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Nike Missile

End of the Nike Era

Although Nike was created in response to Soviet efforts to design and deploy long-range bomber aircraft during the early years of the Cold War, Soviet military strategy soon changed.  By the late 1950s, fearing that their manned aircraft would be too vulnerable to attack by American interceptor aircraft armed with rockets and missiles, the Soviet Union focused more of its attention on developing ICBMs or Intercontinental Ballistic Missiles against which there existed, at that time, no effective defense. The Soviet long-range strategic bomber force continued to operate throughout the Cold War. However, these forces never achieved the size or capabilities of their American counterpart, the U.S. Air Force's Strategic Air Command (SAC).

The shifting nature of the Soviet threat meant that the air defense role, for which Nike was originally intended, became relatively less critical as time passed. Defense dollars were needed for other projects (including the development of American ICBMs and potential missile defenses) and also to fund the rapidly growing war in Vietnam. As a result, beginning in the mid 1960s, the total number of operational Nike bases within the continental U.S. was fairly steadily reduced, on an almost annual basis. All Nike Ajax sites in the continental United States were closed down by 1964. Closures of select Nike Hercules sites began during the mid 1960s.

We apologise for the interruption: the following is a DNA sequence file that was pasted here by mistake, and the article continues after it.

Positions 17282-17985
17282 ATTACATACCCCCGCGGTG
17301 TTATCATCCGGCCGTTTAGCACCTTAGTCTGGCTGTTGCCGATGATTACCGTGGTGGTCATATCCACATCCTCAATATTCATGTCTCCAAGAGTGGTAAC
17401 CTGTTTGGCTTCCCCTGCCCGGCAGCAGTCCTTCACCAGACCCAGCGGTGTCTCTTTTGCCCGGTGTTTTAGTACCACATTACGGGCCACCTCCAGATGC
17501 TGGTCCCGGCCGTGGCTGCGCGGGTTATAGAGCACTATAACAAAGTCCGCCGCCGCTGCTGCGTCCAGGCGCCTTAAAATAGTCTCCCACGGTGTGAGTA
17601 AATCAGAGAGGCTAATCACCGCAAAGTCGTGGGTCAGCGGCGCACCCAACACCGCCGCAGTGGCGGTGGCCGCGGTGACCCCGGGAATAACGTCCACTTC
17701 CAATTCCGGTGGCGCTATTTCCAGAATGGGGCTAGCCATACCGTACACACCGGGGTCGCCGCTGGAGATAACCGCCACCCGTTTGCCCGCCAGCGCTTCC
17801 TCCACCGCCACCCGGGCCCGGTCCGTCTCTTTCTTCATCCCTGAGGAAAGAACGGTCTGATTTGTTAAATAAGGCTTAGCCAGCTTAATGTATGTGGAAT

During 1974, all remaining operational sites within the nationwide Nike air defense system were inactivated. Army Air Defense Command (ARADCOM) which administered this system was closed down shortly thereafter. The deactivation of the nationwide Nike missile system signaled the end of one of the nation's most significant, highly visible and costly Cold War air defense program.

Despite the termination of the nationwide Nike program in the United States, Nike missiles remained operational at a small number of sites in southern Florida and in Alaska for several more years. Nike missiles also remained operational with U.S. forces in Europe and the Pacific, and with the armed forces of many U.S. Allies overseas. Although no longer in the U.S. inventory, more than four decades after the first Nike missile became operational in the U.S., Nike Hercules missiles were deployed by the armed forces of Italy, Greece, Turkey and South Korea.

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To the right - this is a view of an installed inert high explosive warhead in a Nike Hercules missile.  This inert warhead would be used in training or practice.

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To the left - a Nike Hercules assembled missile (without the booster rocket cluster) being loaded for air transport.  The booster cluster - four jato rockets - is transported in another plane.

More pictures following the article

To the left -
open computer bay doors with adjustments being made during a training activity.

Above - fueling activity in the desert.
This was probably taken at the Red Canyon Range Camp early in the development program.

To the right - an Ajax missile fueling crew at Red Canyon Range Camp.  This photo was probably taken during an Annual Service Practice (ASP) - later known as a Short Notice Annual Practice (SNAP).

The above three color images are of a Headquarters and IFC area.  The domed structures are radar towers with protective (weather) domes.